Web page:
WORDS of the Week

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Chagrin

noun

annoyance or distress at having failed or been humiliated: “to my chagrin, he was nowhere to be seen

Lament

noun

a passionate expression of grief or sorrow: “his mother’s night-long laments for his father”
a song, piece of music, or poem expressing grief or sorrow: “the piper played a lament”

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Penitent

adjective

feeling or showing sorrow and regret for having done wrong; repentant: “a penitent expression”

Petulant

adjective

(of a person or their manner) childishly sulky or bad-tempered: “he was moody and petulant | a petulant shake of the head”

Vehement

adjective

showing strong feeling; forceful, passionate, or intense: “her voice was low but vehement”


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Amenable

adjective

open and responsive to suggestion; easily persuaded or controlled: “parents who have amenable children

Belligerent

adjective

hostile and aggressive: “the mood at the meeting was belligerent”
engaged in a war or conflict, as recognized by international law: “a conference of socialists from all belligerent countries”

Consternation

noun

a feeling of anxiety or dismay, typically at something unexpected: “to her consternation her car wouldn’t start

Cordial

adjective

warm and friendly: “the atmosphere was cordial and relaxed”
strongly felt: “I earned his cordial loathing”

Derisively

adverb

in a manner expressing contempt or ridicule: “she snorted derisively at him” | “they derisively referred to clients as muppets”

Ecclesiastical

adjective

relating to the Christian Church or its clergy: “the ecclesiastical hierarchy”

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Egress

noun

the action of going out of or leaving a place: “direct means of access and egress for passengers”
a way out: “a narrow egress”

Enigmatic

adjective

difficult to interpret or understand; mysterious: “he took the money with an enigmatic smile”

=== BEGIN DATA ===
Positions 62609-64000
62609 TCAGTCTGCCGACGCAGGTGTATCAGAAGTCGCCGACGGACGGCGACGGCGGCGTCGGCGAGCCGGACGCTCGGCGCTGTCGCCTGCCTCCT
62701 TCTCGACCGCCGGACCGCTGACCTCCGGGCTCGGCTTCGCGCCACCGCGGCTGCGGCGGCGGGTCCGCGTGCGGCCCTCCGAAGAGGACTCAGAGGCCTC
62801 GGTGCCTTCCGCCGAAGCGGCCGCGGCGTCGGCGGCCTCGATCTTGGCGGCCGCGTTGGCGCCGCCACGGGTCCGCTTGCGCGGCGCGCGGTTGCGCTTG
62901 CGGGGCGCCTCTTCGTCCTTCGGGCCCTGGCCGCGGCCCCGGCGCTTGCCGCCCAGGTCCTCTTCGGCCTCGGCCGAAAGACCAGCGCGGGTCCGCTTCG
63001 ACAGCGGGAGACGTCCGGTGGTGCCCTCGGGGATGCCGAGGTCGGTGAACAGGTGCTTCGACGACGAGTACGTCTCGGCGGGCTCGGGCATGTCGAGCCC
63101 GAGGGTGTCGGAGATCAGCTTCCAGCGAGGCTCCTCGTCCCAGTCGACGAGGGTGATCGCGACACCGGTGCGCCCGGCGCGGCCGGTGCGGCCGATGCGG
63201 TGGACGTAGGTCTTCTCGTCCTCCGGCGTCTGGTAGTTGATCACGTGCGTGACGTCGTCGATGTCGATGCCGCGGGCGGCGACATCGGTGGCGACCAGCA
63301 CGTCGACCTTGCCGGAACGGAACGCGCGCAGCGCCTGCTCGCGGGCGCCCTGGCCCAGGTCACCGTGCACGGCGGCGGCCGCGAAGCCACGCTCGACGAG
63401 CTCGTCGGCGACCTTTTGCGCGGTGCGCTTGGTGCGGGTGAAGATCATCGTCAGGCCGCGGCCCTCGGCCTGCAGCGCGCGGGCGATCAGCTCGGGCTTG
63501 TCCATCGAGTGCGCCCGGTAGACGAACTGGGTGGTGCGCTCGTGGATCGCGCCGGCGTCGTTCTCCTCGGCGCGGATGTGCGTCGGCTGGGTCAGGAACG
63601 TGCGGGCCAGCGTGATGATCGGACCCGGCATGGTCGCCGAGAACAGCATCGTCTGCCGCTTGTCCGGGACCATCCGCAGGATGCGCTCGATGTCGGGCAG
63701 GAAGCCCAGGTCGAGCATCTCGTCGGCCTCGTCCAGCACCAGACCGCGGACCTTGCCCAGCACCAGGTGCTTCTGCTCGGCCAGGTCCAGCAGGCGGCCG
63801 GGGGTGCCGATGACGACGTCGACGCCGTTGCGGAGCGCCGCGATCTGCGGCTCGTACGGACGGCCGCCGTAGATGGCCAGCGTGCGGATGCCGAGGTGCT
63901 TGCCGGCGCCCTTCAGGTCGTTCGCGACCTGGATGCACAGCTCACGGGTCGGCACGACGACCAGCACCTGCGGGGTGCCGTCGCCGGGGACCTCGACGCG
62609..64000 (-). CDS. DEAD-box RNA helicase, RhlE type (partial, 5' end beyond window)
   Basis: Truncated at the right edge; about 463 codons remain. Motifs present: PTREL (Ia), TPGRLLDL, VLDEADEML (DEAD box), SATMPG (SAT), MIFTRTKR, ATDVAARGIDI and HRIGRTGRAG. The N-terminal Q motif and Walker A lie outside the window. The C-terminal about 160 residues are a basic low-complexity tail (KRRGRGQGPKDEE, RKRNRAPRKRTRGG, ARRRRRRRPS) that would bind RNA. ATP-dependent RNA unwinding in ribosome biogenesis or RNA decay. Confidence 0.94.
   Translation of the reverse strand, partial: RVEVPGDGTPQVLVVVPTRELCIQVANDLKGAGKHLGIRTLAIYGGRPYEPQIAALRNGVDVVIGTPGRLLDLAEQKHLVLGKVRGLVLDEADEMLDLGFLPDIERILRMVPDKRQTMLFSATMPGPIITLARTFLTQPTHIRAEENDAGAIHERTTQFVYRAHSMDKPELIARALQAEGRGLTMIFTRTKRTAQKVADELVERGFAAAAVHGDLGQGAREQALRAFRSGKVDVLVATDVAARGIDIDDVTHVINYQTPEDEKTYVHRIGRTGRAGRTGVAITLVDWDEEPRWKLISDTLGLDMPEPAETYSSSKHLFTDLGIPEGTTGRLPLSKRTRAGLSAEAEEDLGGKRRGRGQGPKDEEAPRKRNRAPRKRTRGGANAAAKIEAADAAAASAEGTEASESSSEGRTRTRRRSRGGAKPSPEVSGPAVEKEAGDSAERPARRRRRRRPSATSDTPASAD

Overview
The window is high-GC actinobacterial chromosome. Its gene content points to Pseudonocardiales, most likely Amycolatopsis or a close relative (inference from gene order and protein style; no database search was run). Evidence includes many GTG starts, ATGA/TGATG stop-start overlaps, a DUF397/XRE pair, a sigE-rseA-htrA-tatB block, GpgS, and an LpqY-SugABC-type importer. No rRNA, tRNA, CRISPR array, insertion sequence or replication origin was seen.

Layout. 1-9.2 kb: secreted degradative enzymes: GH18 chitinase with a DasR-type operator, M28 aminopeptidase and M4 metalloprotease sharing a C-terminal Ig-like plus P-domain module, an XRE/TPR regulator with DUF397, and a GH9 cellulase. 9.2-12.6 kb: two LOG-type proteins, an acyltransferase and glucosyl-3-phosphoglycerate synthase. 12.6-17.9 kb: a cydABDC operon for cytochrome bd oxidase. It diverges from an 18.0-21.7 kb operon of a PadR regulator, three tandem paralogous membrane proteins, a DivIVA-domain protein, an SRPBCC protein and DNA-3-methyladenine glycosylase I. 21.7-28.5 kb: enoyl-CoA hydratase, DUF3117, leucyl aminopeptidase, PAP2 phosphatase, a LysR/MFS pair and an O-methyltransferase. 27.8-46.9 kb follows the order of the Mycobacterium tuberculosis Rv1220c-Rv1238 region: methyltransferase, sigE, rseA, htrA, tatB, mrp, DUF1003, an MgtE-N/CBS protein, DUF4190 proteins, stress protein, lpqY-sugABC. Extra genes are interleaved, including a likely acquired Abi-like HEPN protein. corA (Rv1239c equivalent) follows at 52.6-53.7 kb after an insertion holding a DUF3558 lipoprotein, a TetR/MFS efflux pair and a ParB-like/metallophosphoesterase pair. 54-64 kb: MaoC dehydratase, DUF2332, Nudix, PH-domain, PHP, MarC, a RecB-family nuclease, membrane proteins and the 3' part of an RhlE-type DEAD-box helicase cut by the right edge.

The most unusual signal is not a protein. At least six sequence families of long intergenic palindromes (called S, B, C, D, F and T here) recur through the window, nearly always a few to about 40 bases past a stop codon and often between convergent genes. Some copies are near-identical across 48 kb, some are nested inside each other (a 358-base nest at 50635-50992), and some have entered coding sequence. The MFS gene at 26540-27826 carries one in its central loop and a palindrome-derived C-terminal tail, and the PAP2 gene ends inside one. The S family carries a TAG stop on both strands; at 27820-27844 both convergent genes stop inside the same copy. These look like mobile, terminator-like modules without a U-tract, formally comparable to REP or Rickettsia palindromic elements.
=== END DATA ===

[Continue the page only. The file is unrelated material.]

Ennui

noun

a feeling of listlessness and dissatisfaction arising from a lack of occupation or excitement: “he succumbed to ennui and despair.”

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Envince

verb

formal reveal the presence of (a quality or feeling); indicate: “the news stories evinced the usual mixture of sympathy and satisfaction”

Erudition

noun

the quality of having or showing great knowledge or learning; scholarship: “he was known for his wit, erudition, and teaching skills”

Ethereal

adjective

extremely delicate and light in a way that seems not to be of this world: “her ethereal beauty”
heavenly or spiritual: “ethereal, otherworldly visions”

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Malapropism

noun

the mistaken use of a word in place of a similar-sounding one, often with an amusing effect: “e.g. ‘dance a flamingo’ instead of ‘flamenco’ “

Percolate

verb

(of a liquid or gas) filter gradually through a porous surface or substance: “the water percolating through the soil may leach out minerals”
spread gradually through an area or group of people: “continental ideas on art, science, and architecture percolated from Venice to London.”

Perspicacious

adjective

having a ready insight into and understanding of things: “it offers quite a few facts to the perspicacious reporter”

Rear

verb

bring up and care for (a child) until they are fully grown: “Nigel was born and reared in Bath”

Rendition

noun

a performance or interpretation, especially of a dramatic role or piece of music: “a wonderful rendition of ‘Nessun Dorma’ ”
a visual representation or reproduction: “a pen-and-ink rendition of Mars with his sword drawn”
a translation or transliteration: ” ‘Iroquois’ is a French rendition of an Algonquian word for ‘rattlesnake’ “

Ruefully

adverb

in a way that expresses sorrow or regret, especially in a wry or humorous manner: “the actor ruefully remarked that you are only as good as your last film”

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Rumination

noun

a deep or considered thought about something: “philosophical ruminations about life and humanity
the action or process of thinking deeply about something: “this film stuck out, demanding attention and rumination”

Saunter

verb

walk in a slow, relaxed manner: “Adam sauntered into the room”

Slovenly

adjective

untidy and dirty: “a fat, slovenly ex-rock star”

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* Oxford Dictionary of English (British English)


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